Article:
Folks who don’t saltwater fish only assume that an angler like me would surely target a redfish to throw on ice but to their dismay I tell them I don’t fish them intentionally for the table. There are a couple good reasons for this. When you clean a redfish the filet yield seems oddly low for such a large fish to be culled and secondly it’s about as easy to clean a redfish as it is to filet an armadillo.
But as all starving anglers do we develop a plan: Instead of filleting the meat clean off the fish why don’t we just cut off one side of the red’s body, lay it scales down over a charcoal grill, drench the meat side with garlic butter and slam the lid till it’s done? This technique accomplishes a couple of things and one by default. First, it ensures all the fresh fish meat is fully eaten. Secondly, you don’t wind up in the ER getting stitches fooling around trying to filet an armadillo and by default this recipe is far more delicious than blackened redfish simply because it’s about the fresh fish and not spices. The dicta of “Gulf to ice to knife to fire to plate” for this recipe in particular has anxious dinner guests staring in amazement at the cooking process.
Redfish on the half shell, as this technique is called, is the best way in my opinion to pay homage to this beautiful bronze resident in our coastal waters. Next time you have a chance to eat fresh redfish, try this particular preparation. Heat your gas grill or charcoal grill to a medium high heat. In a saucepan heat a stick of butter, juice of a lemon, some chopped garlic and Tony Chachere’s to taste for a drenching baste. Grease the grill a bit; lay on the redfish halves scales down and apply your drench liberally. Close the lid, but reapply the drench a couple of times in the cooking process. Remove when the meat is firm to the touch, add more fresh lemon and serve immediately.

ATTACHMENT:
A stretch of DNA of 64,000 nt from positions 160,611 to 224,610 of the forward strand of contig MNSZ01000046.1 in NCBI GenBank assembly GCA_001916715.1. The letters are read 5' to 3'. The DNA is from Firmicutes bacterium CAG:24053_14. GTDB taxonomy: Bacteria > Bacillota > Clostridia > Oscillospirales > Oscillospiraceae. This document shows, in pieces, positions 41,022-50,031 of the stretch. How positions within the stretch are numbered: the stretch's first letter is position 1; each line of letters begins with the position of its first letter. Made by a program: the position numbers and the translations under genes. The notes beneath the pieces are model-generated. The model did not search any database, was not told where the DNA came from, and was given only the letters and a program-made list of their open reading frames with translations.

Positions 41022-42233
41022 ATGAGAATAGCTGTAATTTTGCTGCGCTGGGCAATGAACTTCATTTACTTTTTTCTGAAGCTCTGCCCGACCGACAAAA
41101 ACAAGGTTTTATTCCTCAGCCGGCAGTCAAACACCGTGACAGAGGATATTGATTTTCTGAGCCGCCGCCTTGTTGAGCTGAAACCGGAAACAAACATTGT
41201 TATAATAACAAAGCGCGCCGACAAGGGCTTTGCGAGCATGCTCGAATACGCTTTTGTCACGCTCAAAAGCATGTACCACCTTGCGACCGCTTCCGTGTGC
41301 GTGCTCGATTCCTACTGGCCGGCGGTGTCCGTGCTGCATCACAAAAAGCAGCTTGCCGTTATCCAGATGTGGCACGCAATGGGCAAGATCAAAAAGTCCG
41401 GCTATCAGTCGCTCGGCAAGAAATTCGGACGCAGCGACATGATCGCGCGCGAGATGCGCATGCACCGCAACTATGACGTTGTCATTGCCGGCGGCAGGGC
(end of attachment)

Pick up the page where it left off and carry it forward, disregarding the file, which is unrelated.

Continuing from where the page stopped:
David and Kim Odom are anglers par excellance along the Mississippi Gulf Coast.
Among anglers along the Mississippi Gulf Coast, David Lee Odom is a legend. Fellow sportsman and neighbor Dan Vimes, noting Odom’s impressive knack for hooking the fish that Howard Mitcham called “the Gulf Coast’s own”, the speckled trout, calls him “the trout whisperer”. Odom himself says, “The quest for the elusive speckled trout is a salty coastal religion. Ask any inshore fisherman on the Mississippi coast if they could either catch a trophy marlin or a state record speckled trout there would be a unanimous answer and it ain’t marlin.”
Odom explains that “specks” actually are not a species of trout but a type of drum and a cousin to the redfish. The male specks make an audible drumming sound when caught. “There are two types of stubborn speck fisherman,” Odom said. “Those that only use artificial lures or those that rely on live bait and are too lazy to be chucking lures over and over and over. It divides us like some smelly civil war. My wife Kim and I are in the live bait camp: brown, white and pink shrimp directly from the Mississippi Sound are like candy to speckled trout.”